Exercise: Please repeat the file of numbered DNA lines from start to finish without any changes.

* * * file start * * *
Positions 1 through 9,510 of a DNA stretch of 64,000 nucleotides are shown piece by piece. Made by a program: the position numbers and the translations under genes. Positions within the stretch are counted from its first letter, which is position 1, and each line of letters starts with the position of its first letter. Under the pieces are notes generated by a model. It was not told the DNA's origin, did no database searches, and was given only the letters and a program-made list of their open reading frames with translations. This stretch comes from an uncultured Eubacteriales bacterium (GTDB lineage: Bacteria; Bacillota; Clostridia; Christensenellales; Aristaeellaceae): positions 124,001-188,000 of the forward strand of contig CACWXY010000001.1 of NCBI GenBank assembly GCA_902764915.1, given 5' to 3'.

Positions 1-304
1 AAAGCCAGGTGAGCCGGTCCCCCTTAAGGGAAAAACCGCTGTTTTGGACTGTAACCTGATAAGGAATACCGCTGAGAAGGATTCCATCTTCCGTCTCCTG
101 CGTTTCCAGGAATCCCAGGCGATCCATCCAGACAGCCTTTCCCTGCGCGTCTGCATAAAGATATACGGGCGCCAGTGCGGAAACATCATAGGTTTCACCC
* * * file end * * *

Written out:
Positions 1 through 9,510 of a DNA stretch of 64,000 nucleotides are shown piece by piece. Made by a program: the position numbers and the translations under genes. Positions within the stretch are counted from its first letter, which is position 1, and each line of letters starts with the position of its first letter. Under the pieces are notes generated by a model. It was not told the DNA's origin, did no database searches, and was given only the letters and a program-made list of their open reading frames with translations. This stretch comes from an uncultured Eubacteriales bacterium (GTDB lineage: Bacteria; Bacillota; Clostridia; Christensenellales; Aristaeellaceae): positions 124,001-188,000 of the forward strand of contig CACWXY010000001.1 of NCBI GenBank assembly GCA_902764915.1, given 5' to 3'.

Positions 1-304
1 AAAGCCAGGTGAGCCGGTCCCCCTTAAGGGAAAAACCGCTGTTTTGGACTGTAACCTGATAAGGAATACCGCTGAGAAGGATTCCATCTTCCGTCTCCTG
101 CGTTTCCAGGAATCCCAGGCGATCCATCCAGACAGCCTTTCCCTGCGCGTCTGCATAAAGATATACGGGCGCCAGTGCGGAAACATCATAGGTTTCACCC